Christian Petzold’s films have explored some of the most dramatic events of the past century in Germany – “Barbara” was about an East German doctor who was banished to a country hospital after attempting to escape to West Germany during the 1980s, while “Phoenix” was a twisty thriller set after the fall of the Third Reich. His latest, “Transit,” is the third film in his “Love in the Time of Oppressive Systems Trilogy” and my favorite of the three.
Based on a novel by Anna Seghers, which was set in World War II-era Europe, Petzold has updated the film to modern times. The film’s characters hear repeatedly of a threat and that people are being rounded up. The word “crematorium” is mentioned more than once, and police sirens are often heard. The film’s lead character, Georg (Franz Rogowski), flees from Germany to Marseilles, where he attempts to hide out as he awaits passage to North America. Ominously, we hear of an army that is on the march toward France.
In other words, the film’s story is that of World War II and the film’s characters attempt to flee a fascist power. However, although no exact date is mentioned, the surroundings (vehicles, digital signage, clothing) appear to be modern. The story in “Transit” is one pulled almost directly from “Casablanca,” but the film’s style is of a more cerebral nature.
As the film opens, Georg is attempting to flee by train to France. He is nearly caught by the police after attempting to deliver a note to a famed author – who was also planning to flee and meet up with his wife in Marseilles. However, Georg finds that the writer has committed suicide. After arriving in Marseilles, he visits a bureaucrat to obtain a visa that will allow him to take a ship to North America. The bureaucrat mistakes him for the dead author, and Georg doesn’t correct him.
As he begins to play the part of the dead man, Georg meets several people who will guide his path – a young boy named Driss (Lilien Batman) and his mute mother, two African immigrants he meets after having ridden the train with the boy’s father, who died en route from an injury; the dead author’s wife, Marie (Paula Beer), who still believes her husband is alive; and Richard (Godehard Giese), a doctor who tends to Driss when he becomes ill and is involved in a casual relationship with Marie.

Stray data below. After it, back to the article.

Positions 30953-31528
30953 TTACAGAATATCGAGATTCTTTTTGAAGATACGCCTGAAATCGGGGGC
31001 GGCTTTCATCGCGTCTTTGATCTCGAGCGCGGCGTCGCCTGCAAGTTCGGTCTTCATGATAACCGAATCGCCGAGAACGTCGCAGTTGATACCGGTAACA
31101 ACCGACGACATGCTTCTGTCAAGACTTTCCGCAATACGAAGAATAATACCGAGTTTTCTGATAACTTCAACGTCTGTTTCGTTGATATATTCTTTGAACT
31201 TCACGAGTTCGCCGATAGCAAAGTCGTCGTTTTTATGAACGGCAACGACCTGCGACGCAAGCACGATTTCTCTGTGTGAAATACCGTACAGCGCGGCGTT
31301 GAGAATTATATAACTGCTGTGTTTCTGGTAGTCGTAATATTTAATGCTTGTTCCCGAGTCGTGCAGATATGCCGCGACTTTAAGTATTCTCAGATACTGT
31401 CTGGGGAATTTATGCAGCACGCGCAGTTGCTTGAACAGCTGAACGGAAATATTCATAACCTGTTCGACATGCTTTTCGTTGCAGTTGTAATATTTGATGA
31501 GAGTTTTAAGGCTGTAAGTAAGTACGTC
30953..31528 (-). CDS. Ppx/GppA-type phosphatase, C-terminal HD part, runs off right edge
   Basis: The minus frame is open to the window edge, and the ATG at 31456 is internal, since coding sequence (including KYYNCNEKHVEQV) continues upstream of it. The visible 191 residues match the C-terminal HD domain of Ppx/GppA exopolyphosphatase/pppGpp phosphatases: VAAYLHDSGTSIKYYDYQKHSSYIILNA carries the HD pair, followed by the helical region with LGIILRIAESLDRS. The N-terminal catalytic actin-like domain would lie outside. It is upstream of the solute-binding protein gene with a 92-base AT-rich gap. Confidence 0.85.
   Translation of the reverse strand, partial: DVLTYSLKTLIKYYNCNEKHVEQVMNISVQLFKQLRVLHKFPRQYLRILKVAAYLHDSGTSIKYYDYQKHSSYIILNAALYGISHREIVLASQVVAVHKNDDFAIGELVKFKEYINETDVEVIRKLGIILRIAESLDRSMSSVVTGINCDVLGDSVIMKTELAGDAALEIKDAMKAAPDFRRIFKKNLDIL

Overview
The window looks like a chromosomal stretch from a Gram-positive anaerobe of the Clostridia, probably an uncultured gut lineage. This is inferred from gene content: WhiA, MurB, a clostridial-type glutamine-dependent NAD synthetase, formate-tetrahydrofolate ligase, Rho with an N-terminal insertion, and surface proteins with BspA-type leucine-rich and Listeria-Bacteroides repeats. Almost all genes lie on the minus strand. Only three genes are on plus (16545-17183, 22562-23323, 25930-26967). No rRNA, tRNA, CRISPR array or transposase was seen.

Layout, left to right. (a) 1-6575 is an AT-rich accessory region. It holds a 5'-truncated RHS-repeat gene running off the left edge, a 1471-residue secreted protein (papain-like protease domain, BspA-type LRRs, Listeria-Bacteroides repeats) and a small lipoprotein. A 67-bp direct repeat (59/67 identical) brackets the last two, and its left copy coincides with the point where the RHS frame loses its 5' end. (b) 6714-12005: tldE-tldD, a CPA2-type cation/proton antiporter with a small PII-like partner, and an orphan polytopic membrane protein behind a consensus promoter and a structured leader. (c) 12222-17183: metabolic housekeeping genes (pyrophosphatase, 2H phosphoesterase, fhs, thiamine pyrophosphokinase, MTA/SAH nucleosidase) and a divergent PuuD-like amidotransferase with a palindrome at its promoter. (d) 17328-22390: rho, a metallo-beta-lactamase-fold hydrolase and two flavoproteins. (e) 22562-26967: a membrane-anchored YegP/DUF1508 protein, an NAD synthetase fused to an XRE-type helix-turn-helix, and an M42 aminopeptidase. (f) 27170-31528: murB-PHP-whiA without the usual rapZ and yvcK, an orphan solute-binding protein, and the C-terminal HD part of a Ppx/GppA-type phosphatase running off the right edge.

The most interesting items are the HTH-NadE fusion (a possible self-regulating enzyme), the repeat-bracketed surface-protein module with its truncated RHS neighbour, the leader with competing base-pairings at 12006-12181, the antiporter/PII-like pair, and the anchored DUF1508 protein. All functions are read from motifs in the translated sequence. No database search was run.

“Transit” is a slow burn thriller that begins to mesmerize after we settle in with the characters. It’s a tense picture – there are multiple raids that reflect Nazi arrests – but also a character study about several people who are enigmatic, but still manage to feel as if they are well developed as characters. As the film goes on, it begins to resemble one of the central storylines of “Casablanca,” and Petzold’s picture explores the notion of retaining humanity and doing the right thing in the face of fascism – a theme that remains chillingly resonant today.
This is one of the year’s best films so far. It’s inventive in how it portrays the story of World War II and Nazism in a modern setting without ever showing any of that ideology’s iconography. It takes a horrific historical event and makes it timelessly relevant. And it features a terrific performance from Rogowski, who humanizes a figure caught up in a Kafkaesque dilemma. The picture features what will likely be one of the year’s best endings – one that is both hopeful and uncertain at the same time. This is a captivating movie.